On Thu, 15 Aug 2002 14:19:52 -0400 email@example.com wrote:
> I had a question concerning the use of pweights in general, and with respect to
> inequality an d poverty measures in particular. I think I found most of the
> answers on statalist, but I would like to be sure since the Yahoo search
> facility is not very good.
> Basically, I am using ineqdeco (and povdeco). The dataset (British Houshold
> Panel Survey) has pweights, but these are not allowed by any of the two
> programs. I have the choice of working with no weights at all, but I would
> prefer to use them. With ineqdeco, for instance, I get an error message when
> trying to use pweights, and if I try to "force" the weights, they are assumed to
> be aweights:
> ineqdeco income [w=pweight]
> (analytic weights assumed)
> >From what I could find on the server, after a point raised by Michael Smith,
> nick cox asked:
> >More seriously, can you compute aweights from your pweights?
> and Stephen Jenkins (implicitly?) replied:
> >1) The comment about a lack of estimators for inequality indices when
> >using complex survey data (i.e. with clustering and stratification) is
> >only relevant if one wants estimates of standard errors and confidence
> >intervals (in addition to the point estimates). For the point
> >estimates, just treat your pweights as aweights and use one of the many
> >Stata programs available for calculating inequality indices
> So my question is, like Nick's: is there a way to "translate" pweights into a or
> f weights, or using the p's as a's is ok as long as you just want point
> Does it make any sense to revise the ado files and adapt them to pweights (say,
> by replacing sum with svymean, etc., within the programs)? I can do this, but
> only if it makes sense of course!
> Finally, I am using the British Houshold Panel Survey (cross sections in
> principle), if it helps at all. Excuse me if this is not a Stata question: if
> using only observations that are present in every wave, but analysing only
> cross sections, is it better to use the weights, or just discard them?
> Longitudinal weights take attrition into account, but I think the cross section
> ones do not.
As my earlier message ("31181 Re: st: RE: inequality indexes and weighting Stephen P. Jenkins Thu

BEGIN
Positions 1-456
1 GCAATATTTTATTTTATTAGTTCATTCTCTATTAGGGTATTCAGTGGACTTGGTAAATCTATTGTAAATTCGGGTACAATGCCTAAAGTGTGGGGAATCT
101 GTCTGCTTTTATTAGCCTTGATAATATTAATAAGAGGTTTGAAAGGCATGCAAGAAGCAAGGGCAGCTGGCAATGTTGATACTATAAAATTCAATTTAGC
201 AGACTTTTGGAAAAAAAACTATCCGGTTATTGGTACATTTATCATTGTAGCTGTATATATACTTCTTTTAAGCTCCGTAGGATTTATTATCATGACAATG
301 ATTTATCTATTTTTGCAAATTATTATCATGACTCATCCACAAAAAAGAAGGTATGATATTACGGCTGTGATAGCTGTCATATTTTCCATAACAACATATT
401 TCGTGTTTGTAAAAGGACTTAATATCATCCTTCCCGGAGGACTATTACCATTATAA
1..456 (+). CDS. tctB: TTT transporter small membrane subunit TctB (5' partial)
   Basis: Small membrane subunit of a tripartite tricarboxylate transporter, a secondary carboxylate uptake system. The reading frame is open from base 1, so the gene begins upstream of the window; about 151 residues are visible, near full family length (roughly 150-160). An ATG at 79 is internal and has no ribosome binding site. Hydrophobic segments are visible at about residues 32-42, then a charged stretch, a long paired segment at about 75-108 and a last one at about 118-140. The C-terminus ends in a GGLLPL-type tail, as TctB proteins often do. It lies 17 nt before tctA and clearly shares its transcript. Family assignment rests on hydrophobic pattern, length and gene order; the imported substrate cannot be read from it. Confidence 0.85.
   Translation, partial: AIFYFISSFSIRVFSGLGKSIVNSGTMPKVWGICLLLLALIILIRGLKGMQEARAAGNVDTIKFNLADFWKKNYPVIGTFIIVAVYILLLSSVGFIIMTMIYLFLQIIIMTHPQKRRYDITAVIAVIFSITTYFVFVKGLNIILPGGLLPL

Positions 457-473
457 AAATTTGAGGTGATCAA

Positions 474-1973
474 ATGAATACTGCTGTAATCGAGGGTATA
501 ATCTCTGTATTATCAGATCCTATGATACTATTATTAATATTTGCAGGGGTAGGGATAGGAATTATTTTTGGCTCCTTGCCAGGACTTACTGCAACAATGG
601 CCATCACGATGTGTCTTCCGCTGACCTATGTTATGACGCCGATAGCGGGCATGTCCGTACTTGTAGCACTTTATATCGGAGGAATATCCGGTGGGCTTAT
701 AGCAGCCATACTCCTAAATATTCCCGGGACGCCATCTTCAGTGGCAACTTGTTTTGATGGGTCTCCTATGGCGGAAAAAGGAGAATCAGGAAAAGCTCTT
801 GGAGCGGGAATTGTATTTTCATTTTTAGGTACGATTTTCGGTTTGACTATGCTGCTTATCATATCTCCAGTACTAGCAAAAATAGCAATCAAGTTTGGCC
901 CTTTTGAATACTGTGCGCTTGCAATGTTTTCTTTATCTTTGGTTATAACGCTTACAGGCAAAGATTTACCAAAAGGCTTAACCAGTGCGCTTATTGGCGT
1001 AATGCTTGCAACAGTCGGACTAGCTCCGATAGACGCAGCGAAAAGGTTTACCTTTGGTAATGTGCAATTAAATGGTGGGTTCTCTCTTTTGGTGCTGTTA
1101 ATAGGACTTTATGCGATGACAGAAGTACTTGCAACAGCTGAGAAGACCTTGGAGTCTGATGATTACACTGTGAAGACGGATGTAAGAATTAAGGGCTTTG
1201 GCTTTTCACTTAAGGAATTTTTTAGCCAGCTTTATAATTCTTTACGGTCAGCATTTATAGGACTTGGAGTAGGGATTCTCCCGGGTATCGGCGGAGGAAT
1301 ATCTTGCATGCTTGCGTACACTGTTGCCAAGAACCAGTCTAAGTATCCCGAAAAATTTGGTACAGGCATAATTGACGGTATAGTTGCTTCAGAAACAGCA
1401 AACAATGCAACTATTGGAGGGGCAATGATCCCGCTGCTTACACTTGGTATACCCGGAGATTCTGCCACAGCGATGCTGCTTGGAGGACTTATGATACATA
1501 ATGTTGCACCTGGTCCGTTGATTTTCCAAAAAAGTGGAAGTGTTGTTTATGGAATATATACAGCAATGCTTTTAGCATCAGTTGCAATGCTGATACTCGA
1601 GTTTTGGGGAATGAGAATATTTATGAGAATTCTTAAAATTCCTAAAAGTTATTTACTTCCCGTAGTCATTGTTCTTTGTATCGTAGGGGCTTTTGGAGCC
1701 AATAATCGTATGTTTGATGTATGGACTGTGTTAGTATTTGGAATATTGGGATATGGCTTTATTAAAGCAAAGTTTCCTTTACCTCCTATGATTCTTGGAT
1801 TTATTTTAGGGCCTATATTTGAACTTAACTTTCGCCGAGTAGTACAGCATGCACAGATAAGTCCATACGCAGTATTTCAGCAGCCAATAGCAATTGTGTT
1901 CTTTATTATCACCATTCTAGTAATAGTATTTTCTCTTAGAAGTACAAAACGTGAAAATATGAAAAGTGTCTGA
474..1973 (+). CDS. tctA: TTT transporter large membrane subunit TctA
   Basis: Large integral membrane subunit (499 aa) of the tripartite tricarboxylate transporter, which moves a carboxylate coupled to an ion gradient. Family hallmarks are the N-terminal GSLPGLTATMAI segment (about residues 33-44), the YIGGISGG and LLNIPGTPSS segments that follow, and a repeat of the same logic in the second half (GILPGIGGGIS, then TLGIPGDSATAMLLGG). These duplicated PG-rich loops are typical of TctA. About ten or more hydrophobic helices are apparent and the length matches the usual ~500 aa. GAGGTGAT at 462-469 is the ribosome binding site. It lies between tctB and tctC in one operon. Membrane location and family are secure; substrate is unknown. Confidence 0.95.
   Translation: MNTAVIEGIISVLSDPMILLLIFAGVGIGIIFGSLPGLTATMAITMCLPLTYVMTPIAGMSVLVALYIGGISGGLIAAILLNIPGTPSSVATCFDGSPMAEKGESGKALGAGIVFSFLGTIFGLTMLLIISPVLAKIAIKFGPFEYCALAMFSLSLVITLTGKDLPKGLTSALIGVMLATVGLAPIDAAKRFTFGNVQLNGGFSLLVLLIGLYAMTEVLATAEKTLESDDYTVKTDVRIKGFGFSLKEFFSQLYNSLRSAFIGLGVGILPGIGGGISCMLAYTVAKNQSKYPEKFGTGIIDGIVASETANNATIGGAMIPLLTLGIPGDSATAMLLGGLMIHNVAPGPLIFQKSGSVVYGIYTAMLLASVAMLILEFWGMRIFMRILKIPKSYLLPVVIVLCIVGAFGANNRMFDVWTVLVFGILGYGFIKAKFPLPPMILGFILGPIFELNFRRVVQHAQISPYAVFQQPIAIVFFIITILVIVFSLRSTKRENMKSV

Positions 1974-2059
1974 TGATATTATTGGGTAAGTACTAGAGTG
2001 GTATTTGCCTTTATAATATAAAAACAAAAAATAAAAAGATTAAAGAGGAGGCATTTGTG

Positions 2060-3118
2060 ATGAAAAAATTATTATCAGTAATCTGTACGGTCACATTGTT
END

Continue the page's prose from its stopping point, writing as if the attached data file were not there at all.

4/4/2002" said, things are much easier for poverty indices than for
inequality indices, as virtually all the former (including the Foster
et al family) are simple functions of moments of the data.
If you have p-weighted data, and want to estimate poverty indices:
Strategy 1: use -povdeco [aw= <p-weight varname>]: you'll get the
correct point estimates.
Strategy 2: generate suitable new variables and then use -svymean-.
This will allow p-weights (and also strata and cluster, if available).
As well as providing the same point estimates as Strategy 1, you will
also get the "correct" svy standard errors. -svymean- gives you
estimates based on exactly the same formulae as given in Howes and
Lanjouw (1998) [like you, also at the World Bank!], who in effect
reproduce formulae already well-known in the stats literature.
Because this is so straightforward to do, I have never bothered to can
it into a special routine.
What are the suitable new variables? Let y be income, and z the
poverty line. Consider the headcount ratio poverty measure (FGT(a),
a=0). Create new indicator variable I = 1 if poor, 0 otherwise. For
FGT(2), create new variable I*(1 - y/z); for FGT(2), create new
variable I*(1 - y/z)^2.
NB the BHPS has cluster/psu and strata variables in the AHHSAMP file
(AHHAC and ASTRATA).
Finally, it sounds as you are using a sample that is a balanced panel,
but then only analysing each cross-section separately -- that seems
a weird sample to me for repeated cross-section analysis. Also, be
sure to read the BHPS documentation about the different sorts of
weights and their properties (cross-sectional, longitudinal, and how to
handle the supplementary Welsh and Scottish samples (via wMEMORIG
variable)) Both longitudinal and cross-section weights take attrition
into account in senses that are too complicated (and unsuitable) to
[author of -ineqdeco- and -povdeco-, and researcher at the
place that produces the BHPS!]
Howes SR and Lanjouw JO (1998) "Poverty comparisons and
household survey design", Review of Income and Wealth, 44, 99-108
Professor Stephen P. Jenkins <firstname.lastname@example.org>
Institute for Social and Economic Research (ISER)
University of Essex, Colchester, CO4 3SQ, UK
Tel: +44 (0)1206 873374. Fax: +44 (0)1206 873151.
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